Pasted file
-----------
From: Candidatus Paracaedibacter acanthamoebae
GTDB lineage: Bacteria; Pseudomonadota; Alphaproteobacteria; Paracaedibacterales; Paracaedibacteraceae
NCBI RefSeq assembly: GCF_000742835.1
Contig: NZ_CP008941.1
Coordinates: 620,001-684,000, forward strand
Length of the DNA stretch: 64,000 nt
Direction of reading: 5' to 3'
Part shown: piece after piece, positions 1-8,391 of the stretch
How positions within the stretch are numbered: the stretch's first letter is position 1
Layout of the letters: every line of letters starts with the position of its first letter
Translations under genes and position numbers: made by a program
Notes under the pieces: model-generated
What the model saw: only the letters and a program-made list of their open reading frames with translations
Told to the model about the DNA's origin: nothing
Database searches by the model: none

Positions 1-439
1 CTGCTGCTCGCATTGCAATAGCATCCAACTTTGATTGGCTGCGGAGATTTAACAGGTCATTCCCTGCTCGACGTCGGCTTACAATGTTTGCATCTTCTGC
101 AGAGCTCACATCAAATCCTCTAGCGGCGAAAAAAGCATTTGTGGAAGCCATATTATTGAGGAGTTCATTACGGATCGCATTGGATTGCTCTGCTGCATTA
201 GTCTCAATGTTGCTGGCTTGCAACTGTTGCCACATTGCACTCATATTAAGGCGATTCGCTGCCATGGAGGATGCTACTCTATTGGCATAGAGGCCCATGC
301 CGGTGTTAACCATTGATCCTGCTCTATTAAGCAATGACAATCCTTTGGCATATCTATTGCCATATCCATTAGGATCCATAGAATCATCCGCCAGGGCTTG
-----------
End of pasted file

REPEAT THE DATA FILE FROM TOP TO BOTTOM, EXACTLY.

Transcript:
From: Candidatus Paracaedibacter acanthamoebae
GTDB lineage: Bacteria; Pseudomonadota; Alphaproteobacteria; Paracaedibacterales; Paracaedibacteraceae
NCBI RefSeq assembly: GCF_000742835.1
Contig: NZ_CP008941.1
Coordinates: 620,001-684,000, forward strand
Length of the DNA stretch: 64,000 nt
Direction of reading: 5' to 3'
Part shown: piece after piece, positions 1-8,391 of the stretch
How positions within the stretch are numbered: the stretch's first letter is position 1
Layout of the letters: every line of letters starts with the position of its first letter
Translations under genes and position numbers: made by a program
Notes under the pieces: model-generated
What the model saw: only the letters and a program-made list of their open reading frames with translations
Told to the model about the DNA's origin: nothing
Database searches by the model: none

Positions 1-439
1 CTGCTGCTCGCATTGCAATAGCATCCAACTTTGATTGGCTGCGGAGATTTAACAGGTCATTCCCTGCTCGACGTCGGCTTACAATGTTTGCATCTTCTGC
101 AGAGCTCACATCAAATCCTCTAGCGGCGAAAAAAGCATTTGTGGAAGCCATATTATTGAGGAGTTCATTACGGATCGCATTGGATTGCTCTGCTGCATTA
201 GTCTCAATGTTGCTGGCTTGCAACTGTTGCCACATTGCACTCATATTAAGGCGATTCGCTGCCATGGAGGATGCTACTCTATTGGCATAGAGGCCCATGC
301 CGGTGTTAACCATTGATCCTGCTCTATTAAGCAATGACAATCCTTTGGCATATCTATTGCCATATCCATTAGGATCCATAGAATCATCCGCCAGGGCTTG